Hey-men-whatsup Hey-men-whatsup - 2 months ago 16
Java Question

getServletConfigClasses() vs getRootConfigClasses() when extending AbstractAnnotationConfigDispatcherServletInitializer

What is the difference between

getServletConfigClasses()
vs
getRootConfigClasses()
when extending
AbstractAnnotationConfigDispatcherServletInitializer
.
I've been reading a lot sources since this morning but I haven't get any clear understanding on the differences yet :

Please have look at these two configurations :

1).

public class SpringMvcInitializer extends AbstractAnnotationConfigDispatcherServletInitializer {

@Override
protected Class<?>[] getRootConfigClasses() {
return new Class[] { ConServlet.class };
}
@Override
protected Class<?>[] getServletConfigClasses() {
return null;
}
....
....
}


The
ConServlet.class
is refering to

@EnableWebMvc
@Configuration
@ComponentScan({ "com" })
@Import({ SecurityConfig.class })
public class ConServlet {
@Bean
public InternalResourceViewResolver viewResolver() {
InternalResourceViewResolver viewResolver = new InternalResourceViewResolver();
viewResolver.setViewClass(JstlView.class);
viewResolver.setPrefix("/WEB-INF/pages/");
viewResolver.setSuffix(".jsp");
return viewResolver;
}
}


2).

public class WebInitializer extends AbstractAnnotationConfigDispatcherServletInitializer {

@Override
protected Class<?>[] getRootConfigClasses() {
return null;
}

@Override
protected Class<?>[] getServletConfigClasses() {
return new Class<?>[] { WebConfig.class };
}
.....
}


the WebConfig.class is refering to

@Configuration
@EnableWebMvc
@ComponentScan(basePackages = { "....." })
public class WebConfig extends WebMvcConfigurerAdapter {

@Override
public void addResourceHandlers(ResourceHandlerRegistry registry) {
registry.addResourceHandler("/resources/**").addResourceLocations("/resources/");
}

@Bean
public ViewResolver viewResolver() {

InternalResourceViewResolver viewResolver = new InternalResourceViewResolver();
viewResolver.setViewClass(JstlView.class);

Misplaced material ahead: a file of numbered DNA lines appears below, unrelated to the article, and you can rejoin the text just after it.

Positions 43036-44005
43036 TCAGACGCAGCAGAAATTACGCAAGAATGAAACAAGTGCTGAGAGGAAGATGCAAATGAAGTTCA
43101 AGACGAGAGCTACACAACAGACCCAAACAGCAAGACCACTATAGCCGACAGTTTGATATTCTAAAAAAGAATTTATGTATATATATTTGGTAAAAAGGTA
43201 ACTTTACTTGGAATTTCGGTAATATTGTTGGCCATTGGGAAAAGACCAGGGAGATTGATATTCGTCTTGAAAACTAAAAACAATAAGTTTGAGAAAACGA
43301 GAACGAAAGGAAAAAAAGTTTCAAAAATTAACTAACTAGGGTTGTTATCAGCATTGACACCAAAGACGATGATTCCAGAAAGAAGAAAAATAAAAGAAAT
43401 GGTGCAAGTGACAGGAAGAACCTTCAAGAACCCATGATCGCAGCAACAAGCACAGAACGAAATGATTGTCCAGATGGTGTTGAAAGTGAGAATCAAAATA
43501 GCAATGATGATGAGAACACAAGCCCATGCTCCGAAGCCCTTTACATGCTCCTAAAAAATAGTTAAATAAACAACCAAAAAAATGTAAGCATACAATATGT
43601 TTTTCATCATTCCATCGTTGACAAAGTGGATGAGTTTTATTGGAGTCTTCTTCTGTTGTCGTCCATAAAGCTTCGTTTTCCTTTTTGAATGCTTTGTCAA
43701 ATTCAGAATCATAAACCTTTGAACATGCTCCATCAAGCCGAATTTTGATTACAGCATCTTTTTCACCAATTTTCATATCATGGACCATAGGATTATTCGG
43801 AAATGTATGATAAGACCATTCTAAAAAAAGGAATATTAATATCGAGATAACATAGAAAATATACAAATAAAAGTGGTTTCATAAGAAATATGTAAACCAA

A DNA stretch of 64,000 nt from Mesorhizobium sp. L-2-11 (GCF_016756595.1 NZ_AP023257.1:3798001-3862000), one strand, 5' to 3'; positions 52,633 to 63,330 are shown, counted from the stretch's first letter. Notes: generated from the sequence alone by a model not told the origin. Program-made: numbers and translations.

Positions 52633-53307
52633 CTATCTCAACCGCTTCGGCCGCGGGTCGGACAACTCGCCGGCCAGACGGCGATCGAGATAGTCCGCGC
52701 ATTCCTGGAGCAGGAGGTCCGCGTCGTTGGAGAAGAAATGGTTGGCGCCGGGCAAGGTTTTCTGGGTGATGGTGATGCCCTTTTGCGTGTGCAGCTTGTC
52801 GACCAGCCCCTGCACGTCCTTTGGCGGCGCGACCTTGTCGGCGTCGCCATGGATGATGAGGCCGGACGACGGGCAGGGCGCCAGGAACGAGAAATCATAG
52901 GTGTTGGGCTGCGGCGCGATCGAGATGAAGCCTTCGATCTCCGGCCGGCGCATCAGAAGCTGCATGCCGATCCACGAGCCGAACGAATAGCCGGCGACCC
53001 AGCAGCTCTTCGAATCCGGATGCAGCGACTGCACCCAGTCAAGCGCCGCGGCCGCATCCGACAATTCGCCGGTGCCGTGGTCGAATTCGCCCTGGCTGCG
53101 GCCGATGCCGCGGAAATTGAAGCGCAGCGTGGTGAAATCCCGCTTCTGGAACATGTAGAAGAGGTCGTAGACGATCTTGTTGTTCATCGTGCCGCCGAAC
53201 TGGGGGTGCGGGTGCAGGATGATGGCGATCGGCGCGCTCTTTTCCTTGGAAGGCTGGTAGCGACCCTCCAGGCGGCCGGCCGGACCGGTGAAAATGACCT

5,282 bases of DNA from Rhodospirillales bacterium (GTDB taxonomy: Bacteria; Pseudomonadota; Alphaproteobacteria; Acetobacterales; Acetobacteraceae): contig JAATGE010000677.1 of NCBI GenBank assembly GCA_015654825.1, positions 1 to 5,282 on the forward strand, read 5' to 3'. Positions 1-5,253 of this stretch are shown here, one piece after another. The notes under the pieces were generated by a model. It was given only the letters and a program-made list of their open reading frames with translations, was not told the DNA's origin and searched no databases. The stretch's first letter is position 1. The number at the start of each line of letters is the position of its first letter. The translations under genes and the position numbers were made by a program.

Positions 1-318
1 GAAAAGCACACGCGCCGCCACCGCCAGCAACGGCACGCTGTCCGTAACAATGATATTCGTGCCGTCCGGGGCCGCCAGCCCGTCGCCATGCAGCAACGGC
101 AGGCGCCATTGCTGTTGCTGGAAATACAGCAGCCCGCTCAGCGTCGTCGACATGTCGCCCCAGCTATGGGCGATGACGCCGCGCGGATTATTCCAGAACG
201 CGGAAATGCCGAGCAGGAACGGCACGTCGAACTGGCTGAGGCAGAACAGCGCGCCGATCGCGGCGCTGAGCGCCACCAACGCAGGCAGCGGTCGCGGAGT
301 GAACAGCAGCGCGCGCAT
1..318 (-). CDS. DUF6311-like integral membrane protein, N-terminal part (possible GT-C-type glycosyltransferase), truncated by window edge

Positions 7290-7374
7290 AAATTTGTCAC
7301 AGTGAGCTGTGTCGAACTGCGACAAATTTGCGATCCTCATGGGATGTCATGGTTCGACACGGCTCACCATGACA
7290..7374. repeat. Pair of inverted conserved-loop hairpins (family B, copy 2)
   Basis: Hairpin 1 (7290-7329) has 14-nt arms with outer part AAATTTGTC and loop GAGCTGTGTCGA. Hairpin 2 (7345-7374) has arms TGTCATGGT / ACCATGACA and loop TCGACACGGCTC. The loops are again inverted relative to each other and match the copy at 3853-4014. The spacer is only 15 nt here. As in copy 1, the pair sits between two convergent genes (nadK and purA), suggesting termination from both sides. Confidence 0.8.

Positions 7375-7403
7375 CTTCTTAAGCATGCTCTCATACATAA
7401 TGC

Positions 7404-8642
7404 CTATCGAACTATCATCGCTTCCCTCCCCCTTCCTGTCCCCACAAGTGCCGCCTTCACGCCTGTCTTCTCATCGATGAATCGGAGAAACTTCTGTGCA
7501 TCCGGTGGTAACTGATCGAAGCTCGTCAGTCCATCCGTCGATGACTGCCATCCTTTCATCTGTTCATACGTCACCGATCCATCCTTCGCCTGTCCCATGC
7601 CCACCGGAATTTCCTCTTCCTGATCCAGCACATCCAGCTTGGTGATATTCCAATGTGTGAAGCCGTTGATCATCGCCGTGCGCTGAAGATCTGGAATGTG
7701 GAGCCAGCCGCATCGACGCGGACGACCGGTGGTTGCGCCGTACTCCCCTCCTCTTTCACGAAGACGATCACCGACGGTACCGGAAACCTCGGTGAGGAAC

viewResolver.setPrefix("/WEB-INF/views");
viewResolver.setSuffix(".jsp");
return viewResolver;
}
}


I see both ConServlet & WebConfig (more or less) doing the same things like initializating view :

But why :


  • ConServlet is returned in
    getRootConfigClasses()

  • while WebConfig is returned in
    getServletConfigClasses()



I read the documentation

both getRootConfigClasses() & getServletConfigClasses() is for


Specify @Configuration and/or @Component classes to be provided to..
(their differences )



  • the root application context for
    getRootConfigClasses()

  • the dispatcher servlet application context for
    getServletConfigClasses()



but why then ConServlet & WebConfig doing same things (like initizialising view), maybe I'm the one misunderstood it. What's are actually root context and dispatcher servlets (I know this one) in the simple term/example

Thank you!

Answer

A Bit on ApplicationContext Hierarchies

Spring's ApplicationContext provides the capability of loading multiple (hierarchical) contexts, allowing each to be focused on one particular layer, such as the web layer of an application or middle-tier services.

One of the canonical examples of using hierarchical ApplicationContext is when we have multiple DispatcherServlets in a web application and we're gonna share some of the common beans such as datasources between them. This way, we can define a root ApplicationContext that contain all the common beans and multiple WebApplicationContexts that inherit the common beans from the root context.

In the Web MVC framework, each DispatcherServlet has its own WebApplicationContext, which inherits all the beans already defined in the root WebApplicationContext. These inherited beans can be overridden in the servlet-specific scope, and you can define new scope-specific beans local to a given Servlet instance.